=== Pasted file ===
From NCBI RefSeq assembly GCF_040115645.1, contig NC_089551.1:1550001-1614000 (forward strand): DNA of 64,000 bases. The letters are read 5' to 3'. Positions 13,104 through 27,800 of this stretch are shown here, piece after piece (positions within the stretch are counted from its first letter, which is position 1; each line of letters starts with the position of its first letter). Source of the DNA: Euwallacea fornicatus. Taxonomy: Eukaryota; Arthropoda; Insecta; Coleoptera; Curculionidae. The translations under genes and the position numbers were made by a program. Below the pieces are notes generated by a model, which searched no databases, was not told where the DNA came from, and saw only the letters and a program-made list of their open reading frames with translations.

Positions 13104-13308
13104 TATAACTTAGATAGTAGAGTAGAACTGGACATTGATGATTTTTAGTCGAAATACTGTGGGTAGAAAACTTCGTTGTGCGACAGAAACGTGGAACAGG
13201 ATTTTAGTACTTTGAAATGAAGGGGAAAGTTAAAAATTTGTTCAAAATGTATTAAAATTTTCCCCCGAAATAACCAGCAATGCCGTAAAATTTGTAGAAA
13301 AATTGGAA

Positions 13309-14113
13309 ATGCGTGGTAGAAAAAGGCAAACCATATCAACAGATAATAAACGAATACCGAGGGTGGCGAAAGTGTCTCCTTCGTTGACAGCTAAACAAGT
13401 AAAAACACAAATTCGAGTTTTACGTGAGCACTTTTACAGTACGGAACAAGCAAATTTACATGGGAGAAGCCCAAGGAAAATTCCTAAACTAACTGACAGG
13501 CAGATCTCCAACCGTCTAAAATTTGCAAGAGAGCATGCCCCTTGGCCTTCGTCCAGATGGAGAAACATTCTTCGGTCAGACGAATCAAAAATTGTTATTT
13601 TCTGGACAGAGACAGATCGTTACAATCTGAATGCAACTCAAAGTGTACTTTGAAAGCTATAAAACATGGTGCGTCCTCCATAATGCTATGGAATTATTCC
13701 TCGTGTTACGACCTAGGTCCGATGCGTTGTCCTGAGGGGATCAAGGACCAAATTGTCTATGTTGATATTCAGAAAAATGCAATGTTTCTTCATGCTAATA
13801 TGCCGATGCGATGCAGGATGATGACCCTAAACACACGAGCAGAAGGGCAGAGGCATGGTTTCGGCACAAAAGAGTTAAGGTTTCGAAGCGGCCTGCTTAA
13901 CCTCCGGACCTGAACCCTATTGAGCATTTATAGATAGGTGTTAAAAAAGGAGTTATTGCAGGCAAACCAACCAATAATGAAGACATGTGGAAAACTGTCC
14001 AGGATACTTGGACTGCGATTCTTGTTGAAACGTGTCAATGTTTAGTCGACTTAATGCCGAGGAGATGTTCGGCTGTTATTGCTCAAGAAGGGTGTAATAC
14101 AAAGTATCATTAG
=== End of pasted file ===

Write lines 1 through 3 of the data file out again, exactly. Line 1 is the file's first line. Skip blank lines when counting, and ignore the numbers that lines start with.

From NCBI RefSeq assembly GCF_040115645.1, contig NC_089551.1:1550001-1614000 (forward strand): DNA of 64,000 bases. The letters are read 5' to 3'. Positions 13,104 through 27,800 of this stretch are shown here, piece after piece (positions within the stretch are counted from its first letter, which is position 1; each line of letters starts with the position of its first letter). Source of the DNA: Euwallacea fornicatus. Taxonomy: Eukaryota; Arthropoda; Insecta; Coleoptera; Curculionidae. The translations under genes and the position numbers were made by a program. Below the pieces are notes generated by a model, which searched no databases, was not told where the DNA came from, and saw only the letters and a program-made list of their open reading frames with translations.

Positions 13104-13308
13104 TATAACTTAGATAGTAGAGTAGAACTGGACATTGATGATTTTTAGTCGAAATACTGTGGGTAGAAAACTTCGTTGTGCGACAGAAACGTGGAACAGG